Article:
By Roger Highfield, Science Editor
The Electronic Telegraph, August 29, 2000
Link to original location of article
THOUSANDS of abortions may cause pain to the unborn child, say doctors preparing to debate the contentious issue of "foetal awareness".
Prof Vivette Glover, of London, is calling for all terminations between 17 and 24 weeks to be performed under anaesthetic. Although 90 per cent of terminations take place before 13 weeks, when most medical opinion agrees that a foetus cannot feel pain, concern has resurfaced about those carried out during the next 11 weeks. At present, some abortions during the period of 13 to 24 weeks are carried out without anaesthesia.
Prof Glover, of Queen Charlotte's and Chelsea Hospital, who is to chair a conference on the issue at the Royal Institution in November, said yesterday that many questions remained about when the foetus became sentient. She said: "It is incredibly unlikely that the foetus could feel anything before 13 weeks because there is no linking to the brain at all. After 26 weeks it is quite probable.
"But between 17 and 26 it is increasingly possible that it starts to feel something and that abortions done in that period ought to use anaesthesia." Prof Glover acknowledged that by raising the matter she could be providing ammunition for anti-abortionists. She said: "I am pro-choice, but one should not muddle the two. One should think about how one is doing it in the most pain-free way."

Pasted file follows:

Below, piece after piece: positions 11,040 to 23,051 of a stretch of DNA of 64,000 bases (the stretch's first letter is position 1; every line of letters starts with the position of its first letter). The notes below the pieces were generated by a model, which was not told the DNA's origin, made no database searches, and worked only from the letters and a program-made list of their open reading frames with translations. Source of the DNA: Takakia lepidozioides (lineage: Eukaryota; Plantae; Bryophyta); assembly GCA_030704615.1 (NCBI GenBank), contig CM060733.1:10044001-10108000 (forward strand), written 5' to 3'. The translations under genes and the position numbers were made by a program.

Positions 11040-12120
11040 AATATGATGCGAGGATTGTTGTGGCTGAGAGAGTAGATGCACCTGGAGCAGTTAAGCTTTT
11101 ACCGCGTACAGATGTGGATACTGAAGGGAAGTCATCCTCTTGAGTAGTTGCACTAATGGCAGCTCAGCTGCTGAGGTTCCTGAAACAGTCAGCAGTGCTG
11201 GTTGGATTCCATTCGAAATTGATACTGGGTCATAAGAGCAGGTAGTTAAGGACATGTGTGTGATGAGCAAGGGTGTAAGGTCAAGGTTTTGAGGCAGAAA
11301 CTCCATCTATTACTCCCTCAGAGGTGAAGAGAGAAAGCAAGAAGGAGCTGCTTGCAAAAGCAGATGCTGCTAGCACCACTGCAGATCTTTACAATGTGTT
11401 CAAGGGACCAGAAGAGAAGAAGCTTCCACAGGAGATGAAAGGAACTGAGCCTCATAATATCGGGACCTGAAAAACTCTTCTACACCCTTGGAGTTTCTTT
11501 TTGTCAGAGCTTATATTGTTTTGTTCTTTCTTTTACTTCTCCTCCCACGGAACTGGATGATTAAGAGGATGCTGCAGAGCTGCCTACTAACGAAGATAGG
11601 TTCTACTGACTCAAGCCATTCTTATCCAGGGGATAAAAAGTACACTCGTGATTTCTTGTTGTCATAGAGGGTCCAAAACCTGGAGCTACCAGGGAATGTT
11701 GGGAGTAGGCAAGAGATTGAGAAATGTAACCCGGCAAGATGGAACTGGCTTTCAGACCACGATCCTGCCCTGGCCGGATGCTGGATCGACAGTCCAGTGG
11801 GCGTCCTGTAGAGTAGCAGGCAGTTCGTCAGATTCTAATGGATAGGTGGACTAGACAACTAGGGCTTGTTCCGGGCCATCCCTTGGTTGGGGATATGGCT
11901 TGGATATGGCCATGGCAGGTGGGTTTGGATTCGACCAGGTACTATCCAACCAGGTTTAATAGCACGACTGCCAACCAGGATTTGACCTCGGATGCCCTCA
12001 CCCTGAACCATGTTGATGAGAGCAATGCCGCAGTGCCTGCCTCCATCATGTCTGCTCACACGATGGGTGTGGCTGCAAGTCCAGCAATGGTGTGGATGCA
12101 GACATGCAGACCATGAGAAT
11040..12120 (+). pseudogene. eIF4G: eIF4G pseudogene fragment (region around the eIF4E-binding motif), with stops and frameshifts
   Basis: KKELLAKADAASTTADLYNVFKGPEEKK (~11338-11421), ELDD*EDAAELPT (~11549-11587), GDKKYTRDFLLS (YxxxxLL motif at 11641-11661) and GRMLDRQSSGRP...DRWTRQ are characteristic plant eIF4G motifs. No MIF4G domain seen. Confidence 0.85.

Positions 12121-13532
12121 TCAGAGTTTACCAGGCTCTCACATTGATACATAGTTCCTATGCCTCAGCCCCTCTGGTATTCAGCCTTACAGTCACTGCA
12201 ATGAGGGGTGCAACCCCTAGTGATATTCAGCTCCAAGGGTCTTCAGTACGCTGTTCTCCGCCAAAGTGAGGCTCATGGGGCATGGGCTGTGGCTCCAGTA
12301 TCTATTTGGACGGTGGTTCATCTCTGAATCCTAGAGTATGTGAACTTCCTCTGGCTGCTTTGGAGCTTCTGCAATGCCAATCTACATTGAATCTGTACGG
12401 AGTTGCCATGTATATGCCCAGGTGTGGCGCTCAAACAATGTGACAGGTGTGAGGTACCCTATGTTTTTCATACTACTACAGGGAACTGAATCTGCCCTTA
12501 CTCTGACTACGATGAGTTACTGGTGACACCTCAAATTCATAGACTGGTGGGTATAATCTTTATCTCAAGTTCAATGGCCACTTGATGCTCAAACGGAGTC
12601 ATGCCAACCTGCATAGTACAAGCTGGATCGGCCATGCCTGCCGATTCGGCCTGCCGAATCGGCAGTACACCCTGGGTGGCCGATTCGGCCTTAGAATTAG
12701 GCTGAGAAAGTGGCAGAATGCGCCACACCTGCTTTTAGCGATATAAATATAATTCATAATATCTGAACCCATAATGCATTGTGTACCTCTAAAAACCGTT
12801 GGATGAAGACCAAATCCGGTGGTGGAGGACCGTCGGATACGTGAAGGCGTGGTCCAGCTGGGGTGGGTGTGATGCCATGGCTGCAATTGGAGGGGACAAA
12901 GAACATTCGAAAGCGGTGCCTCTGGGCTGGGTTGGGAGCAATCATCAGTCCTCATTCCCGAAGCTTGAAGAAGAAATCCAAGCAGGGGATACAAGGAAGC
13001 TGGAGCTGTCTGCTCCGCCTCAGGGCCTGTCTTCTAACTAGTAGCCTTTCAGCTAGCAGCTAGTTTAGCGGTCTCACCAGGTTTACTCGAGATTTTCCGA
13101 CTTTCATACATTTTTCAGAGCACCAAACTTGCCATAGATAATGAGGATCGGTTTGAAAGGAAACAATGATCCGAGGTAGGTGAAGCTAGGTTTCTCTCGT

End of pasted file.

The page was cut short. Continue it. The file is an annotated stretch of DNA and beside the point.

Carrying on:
According to one study, aborted foetuses have been heard to cry from 21 weeks and some doctors believe that distress can be felt as early as 13 weeks. Others question whether the foetus can feel pain before 26 weeks. Under present law, abortion can be carried out only until the 24th week of pregnancy unless there are exceptional circumstances, such as a threat to the life of the mother.
A study by the Royal College of Obstetricians and Gynaecologists said that it was not easy to define or evaluate foetal awareness, in particular awareness of pain. It concluded that the foetus was not "aware" before 26 weeks.
Dr Gillian Penney, of the Aberdeen Maternity Hospital and chairman of the Royal College's induced abortion guideline group, said: "The foetus would not be capable of experiencing what we would perceive as pain." The evidence that underpinned the Royal College's conclusion focused on nerve connections between two crucial areas of the developing brain, the cortex and the thalamus. Until they develop after 26 weeks, sensations of pain cannot be experienced.
Prof Peter Hepper, of the foetal behaviour research centre at Queen's University, Belfast, said there was not enough evidence to say that the foetus experienced pain before 26 weeks. But he believed it was "better to be safe than sorry".
The Women and Children's Welfare Fund charity says that the foetus is less well protected from pain in Britain than animals. There was no legislation to protect the foetus, it said. But the Animal (Scientific Procedures) Act of 1986 for "pre-born vertebrate animals" such as rats, guinea pigs and hedgehogs, ensured that they were not subjected to undue suffering.
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